A proposed bill in the Iowa House will force a healthcare provider to be in attendance for all varsity sports, in an effort to prevent concussion injuries in high school.
House File 17, created by Representative Megan Jones (R, District 2) will demand “certain emergency medical procedures training requirements for school coaches and assessment and reporting of potential concussions or brain injuries in certain extracurricular athletic contests,” stated on the proposed bill.
If signed into legislation, the bill will require all extracurricular athletic events to have a licensed healthcare provider in attendance. The Iowa High School Athletic Association website states, “A licensed health care provider…should evaluate a student suspected of having a concussion or brain injury on the same day the injury occurs.” This means schools will require a health care provider to evaluate students once a head injury occurs, but don’t require them to be at the athletic events. House File 17, will require health care providers to be in attendance at every extracurricular varsity athletic event.
Although the bill has already passed through the subcommittee, Emily Piper, lobbyist for the Iowa Association of School Boards, says that the main issue she sees with the house file revolves around finances.
“The biggest issue issue is cost. When this was proposed last session, I don’t remember the exact amount, but I do remember it to be pretty hefty,” Piper explained.
Piper, along with other lobbyists, are also concerned with the lack of resources that rural schools will have if the proposed bill continues through the House.
“Urban and suburban schools are already putting this action into play,” Piper said. “Rural schools don’t have the money or resources to have a licensed healthcare provider at every athletic event.”
Despite the concerns, some lobbyists are for the bill, saying that it’s bringing attention to an issue that needs to be addressed. James Obradovich, lobbyist for the Iowa Nurses Association and Iowa School Nurses Organization is in full of support for the bill.
“I, along with my clients, am grateful for this proposed bill to put a spotlight on preventing concussions in sports,” Obradovich said.
Obradovich understands that some are concerned with the potential cost of the proposed piece of legislation, but he’s confident a new amendment, created on February 21, will help solve some of those issues.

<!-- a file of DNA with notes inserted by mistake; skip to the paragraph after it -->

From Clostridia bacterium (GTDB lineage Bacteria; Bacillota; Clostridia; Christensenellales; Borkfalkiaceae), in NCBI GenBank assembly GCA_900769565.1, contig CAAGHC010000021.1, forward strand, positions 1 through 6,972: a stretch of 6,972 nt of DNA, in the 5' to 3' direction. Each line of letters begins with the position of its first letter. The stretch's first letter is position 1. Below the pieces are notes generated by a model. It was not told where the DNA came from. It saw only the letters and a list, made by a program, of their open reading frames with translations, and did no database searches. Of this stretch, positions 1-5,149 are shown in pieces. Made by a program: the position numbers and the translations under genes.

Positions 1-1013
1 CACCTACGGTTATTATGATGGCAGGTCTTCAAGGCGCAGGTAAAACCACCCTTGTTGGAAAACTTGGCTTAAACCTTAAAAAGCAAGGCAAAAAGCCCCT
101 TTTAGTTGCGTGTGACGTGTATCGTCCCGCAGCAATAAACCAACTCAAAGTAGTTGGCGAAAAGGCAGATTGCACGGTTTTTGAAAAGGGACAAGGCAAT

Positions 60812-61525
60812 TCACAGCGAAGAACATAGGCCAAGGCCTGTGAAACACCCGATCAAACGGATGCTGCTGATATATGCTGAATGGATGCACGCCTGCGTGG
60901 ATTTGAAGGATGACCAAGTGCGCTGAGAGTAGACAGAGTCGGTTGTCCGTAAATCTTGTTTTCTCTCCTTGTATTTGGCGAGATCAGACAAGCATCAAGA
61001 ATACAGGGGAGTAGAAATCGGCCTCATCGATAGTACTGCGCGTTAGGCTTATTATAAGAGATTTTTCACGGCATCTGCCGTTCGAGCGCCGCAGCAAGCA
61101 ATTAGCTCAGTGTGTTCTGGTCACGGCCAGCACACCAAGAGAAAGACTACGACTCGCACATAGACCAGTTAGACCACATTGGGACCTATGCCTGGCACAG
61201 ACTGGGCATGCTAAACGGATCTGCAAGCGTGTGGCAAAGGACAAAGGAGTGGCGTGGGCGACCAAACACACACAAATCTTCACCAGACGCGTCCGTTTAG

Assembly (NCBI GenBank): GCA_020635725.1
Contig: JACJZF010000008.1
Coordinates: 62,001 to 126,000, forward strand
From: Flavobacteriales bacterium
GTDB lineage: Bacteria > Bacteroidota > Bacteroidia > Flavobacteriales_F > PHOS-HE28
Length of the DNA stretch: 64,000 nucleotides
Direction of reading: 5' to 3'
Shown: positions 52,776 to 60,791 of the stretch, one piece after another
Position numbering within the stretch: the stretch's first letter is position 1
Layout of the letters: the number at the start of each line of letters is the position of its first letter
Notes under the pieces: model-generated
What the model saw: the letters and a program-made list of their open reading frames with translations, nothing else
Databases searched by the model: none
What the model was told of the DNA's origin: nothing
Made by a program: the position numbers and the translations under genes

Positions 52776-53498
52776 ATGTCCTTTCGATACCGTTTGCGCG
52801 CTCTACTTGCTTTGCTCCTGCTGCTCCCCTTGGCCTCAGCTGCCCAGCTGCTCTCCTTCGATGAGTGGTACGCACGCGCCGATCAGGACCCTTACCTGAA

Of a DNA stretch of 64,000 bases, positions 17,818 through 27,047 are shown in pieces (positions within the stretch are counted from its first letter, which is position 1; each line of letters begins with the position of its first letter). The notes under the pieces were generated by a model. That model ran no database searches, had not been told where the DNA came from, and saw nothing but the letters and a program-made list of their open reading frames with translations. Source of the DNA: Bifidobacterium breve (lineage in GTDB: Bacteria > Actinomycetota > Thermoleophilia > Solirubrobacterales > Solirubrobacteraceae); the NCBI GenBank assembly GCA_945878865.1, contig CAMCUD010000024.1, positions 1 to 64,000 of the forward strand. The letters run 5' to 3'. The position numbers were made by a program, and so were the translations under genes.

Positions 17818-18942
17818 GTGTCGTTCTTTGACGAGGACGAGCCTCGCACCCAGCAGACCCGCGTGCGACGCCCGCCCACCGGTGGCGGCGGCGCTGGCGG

“This proposed bill has been through a few sessions already,” Obradovich explained. “With the addition of the new amendment, there’s now great support for it on both sides of the house.
Jones (R, District 2) is aware of the concerns of cost for the bill, but knows there’s options to assist rural and smaller schools.
“To help defray the costs associated with this we are encouraging schools to look toward free options. Having a parent that is a doctor on the field is probably the most common example. Spencer Hospital provides these services for free for many surrounding schools,” Jones explained.
“We are looking at easing the regulations with education funding/budgeting to allow school districts to use monies from funds to pay for these services.”
The Center for Disease Control and Prevention reported that the amount of concussions has doubled in the last 10 years. According to the American Academy of Pediatrics, the amount of emergency room visits for concussions in kids ages 8 to 13 years old. The percent of concussions among teens has risen 200 percent over the last decade.
“At the end of the day, an athlete should not have a life altering injury because someone said it was too expensive to have a trained person pull them from the game,” Jones said.
House File 17 was passed by the Education subcommittee on February 21. The vote was eight to six and followed along party lines. Despite the close vote, Jones, and others, remain confident about the bill moving forward.
“I am hopeful this bill will move forward. It has already passed through subcommittee and survived the funnel process.” Jones explained.
“I am optimistic about the bill at this time. I don’t even want to think about it not passing through,” Obradovich added.
The bill added an amendment in regards to the financial issue, proposed by some lobbyists, and passed through committee on March 2.